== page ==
NEW DELHI: Indian IT firms face the risk of higher operational costs and shortage of skilled workers with the proposed overhaul of popular H-1B visa regime by American President Donald Trump, leading to a sharp slide in tech stocks and prompting India to convey its concerns to the US.
A US legislation that proposes doubling of the minimum wages of H-1B visa holders to USD 130,000, sent IT stocks stocks plunging by 9 per cent today on fears that headcount expenses will go up hitting the sector's profitability.
Industry body Nasscom conceded that the Lofgren Bill contains provisions that may prove "challenging" for the sector. It plans to take a delegation to the US in February to meet US administration on this issue.
"Specific provisions of the bill that need to be considered are that the it does nothing to address the underlying shortage of STEM-skilled workers, which has led all companies to have a calibrated strategy of hiring locally and bridging the skills gap by bringing skilled workers on non- immigrant visas including H-1Bs," Nasscom said.
The apprehensions come at a time when the USD 150 billion industry is already unnerved by reports that Trump has drafted an executive order aimed at overhauling work visa programme.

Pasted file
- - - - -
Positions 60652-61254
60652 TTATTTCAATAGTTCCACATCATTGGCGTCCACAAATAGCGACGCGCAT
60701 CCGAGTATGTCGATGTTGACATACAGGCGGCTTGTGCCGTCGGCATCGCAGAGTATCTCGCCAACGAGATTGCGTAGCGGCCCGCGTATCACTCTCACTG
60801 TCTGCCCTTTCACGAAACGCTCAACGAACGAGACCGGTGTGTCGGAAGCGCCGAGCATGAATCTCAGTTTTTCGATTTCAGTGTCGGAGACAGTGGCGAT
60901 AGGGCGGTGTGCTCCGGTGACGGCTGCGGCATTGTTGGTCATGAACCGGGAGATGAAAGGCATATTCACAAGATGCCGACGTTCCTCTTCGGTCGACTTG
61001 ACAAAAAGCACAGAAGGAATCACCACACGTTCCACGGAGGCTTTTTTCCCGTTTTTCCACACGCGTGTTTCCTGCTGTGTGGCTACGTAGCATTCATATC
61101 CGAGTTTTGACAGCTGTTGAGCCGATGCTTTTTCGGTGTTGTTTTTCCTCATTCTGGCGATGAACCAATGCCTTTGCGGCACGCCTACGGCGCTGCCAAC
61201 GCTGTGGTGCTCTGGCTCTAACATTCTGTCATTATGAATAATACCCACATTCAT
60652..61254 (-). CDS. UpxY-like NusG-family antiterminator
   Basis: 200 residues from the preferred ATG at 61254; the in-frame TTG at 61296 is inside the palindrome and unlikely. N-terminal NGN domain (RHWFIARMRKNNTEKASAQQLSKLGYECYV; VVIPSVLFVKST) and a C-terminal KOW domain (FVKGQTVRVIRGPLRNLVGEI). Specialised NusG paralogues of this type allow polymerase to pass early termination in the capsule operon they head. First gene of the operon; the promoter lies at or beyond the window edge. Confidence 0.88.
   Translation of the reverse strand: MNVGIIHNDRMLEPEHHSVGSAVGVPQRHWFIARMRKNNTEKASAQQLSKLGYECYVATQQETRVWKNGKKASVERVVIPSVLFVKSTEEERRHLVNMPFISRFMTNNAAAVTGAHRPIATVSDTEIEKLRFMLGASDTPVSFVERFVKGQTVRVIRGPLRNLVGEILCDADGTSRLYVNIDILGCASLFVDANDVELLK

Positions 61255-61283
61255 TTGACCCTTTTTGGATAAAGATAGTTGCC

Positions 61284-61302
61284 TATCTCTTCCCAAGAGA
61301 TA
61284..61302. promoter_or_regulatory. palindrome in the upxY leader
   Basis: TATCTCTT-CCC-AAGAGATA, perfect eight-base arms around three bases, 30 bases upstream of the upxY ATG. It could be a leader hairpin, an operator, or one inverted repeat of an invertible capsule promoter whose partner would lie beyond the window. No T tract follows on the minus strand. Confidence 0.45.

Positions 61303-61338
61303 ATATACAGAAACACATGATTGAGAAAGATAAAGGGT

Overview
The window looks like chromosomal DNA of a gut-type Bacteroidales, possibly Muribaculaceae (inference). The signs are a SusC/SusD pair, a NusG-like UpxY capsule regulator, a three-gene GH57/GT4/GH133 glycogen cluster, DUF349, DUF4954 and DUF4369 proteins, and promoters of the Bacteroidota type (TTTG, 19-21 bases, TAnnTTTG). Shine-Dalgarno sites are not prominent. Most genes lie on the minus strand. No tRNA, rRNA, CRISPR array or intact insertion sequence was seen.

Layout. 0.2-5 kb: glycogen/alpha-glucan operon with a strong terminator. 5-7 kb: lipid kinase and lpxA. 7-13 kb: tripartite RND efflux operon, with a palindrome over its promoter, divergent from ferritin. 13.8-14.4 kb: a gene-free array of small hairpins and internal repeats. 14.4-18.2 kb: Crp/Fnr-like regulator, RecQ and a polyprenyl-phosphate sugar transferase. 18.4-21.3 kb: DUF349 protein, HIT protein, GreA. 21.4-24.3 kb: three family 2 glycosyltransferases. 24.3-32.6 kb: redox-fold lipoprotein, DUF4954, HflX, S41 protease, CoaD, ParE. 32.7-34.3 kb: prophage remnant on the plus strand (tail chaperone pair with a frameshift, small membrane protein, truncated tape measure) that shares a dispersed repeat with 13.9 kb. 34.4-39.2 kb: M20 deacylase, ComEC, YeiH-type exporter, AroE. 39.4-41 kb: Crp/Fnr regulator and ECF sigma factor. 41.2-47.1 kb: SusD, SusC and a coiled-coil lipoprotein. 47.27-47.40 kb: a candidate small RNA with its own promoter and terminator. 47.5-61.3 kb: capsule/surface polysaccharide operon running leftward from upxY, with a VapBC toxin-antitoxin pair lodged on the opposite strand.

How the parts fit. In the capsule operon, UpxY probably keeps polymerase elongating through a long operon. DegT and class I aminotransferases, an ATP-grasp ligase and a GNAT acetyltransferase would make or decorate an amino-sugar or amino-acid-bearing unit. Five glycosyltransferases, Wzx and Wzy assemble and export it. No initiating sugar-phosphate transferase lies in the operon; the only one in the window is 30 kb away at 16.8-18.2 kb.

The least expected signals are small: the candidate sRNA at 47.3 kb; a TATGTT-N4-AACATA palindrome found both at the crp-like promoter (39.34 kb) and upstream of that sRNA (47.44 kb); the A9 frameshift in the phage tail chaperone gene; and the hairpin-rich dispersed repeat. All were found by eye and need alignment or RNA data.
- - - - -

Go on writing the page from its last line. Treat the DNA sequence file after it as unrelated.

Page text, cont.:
The US protectionism could spell more trouble for firms like TCS and Infosys that are already facing strong headwinds from currency fluctuation and cautious client spending.
"Since the rationale for the administration and the legislative wing is to protect job opportunities for Americans, our strong suggestion is that they should carefully calibrate the conditions keeping in mind the skill shortage in the US," Nasscom President R Chandrashekhar said.
Raising wage levels under new rules for certain set of companies will nullify the objective of protecting jobs for American nationals, he added.
Ministry of External Affairs has said India's interests and concerns on the issue have been conveyed both to the US administration and the US Congress at senior levels.
Some analysts are of the opinion that Indian companies could easily witness around 60-70 per cent rise in salaries of the H-1B visa dependent workforce.
"Hence, this could have significant impact on the net profit," Angel Broking said.
Greyhound Research estimates that average margin hit for an IT services provider will be 5-10 per cent, depending on the total base of employees currently on H1-B visas.
The current H-1B minimum wage of USD 60,000 was fixed in 1989 and has since remained unchanged.
Companies like Tata Consultancy Services and Infosys, which derive more than half of their revenues from the US, declined to comment given the sensitivity of the matter.
On the other hand, global tech titans like Google CEO Sundar Pichai, Microsoft chief Satya Nadella, Apple's Tim Cook and others have already gone public with their views on Trump's protectionist stance.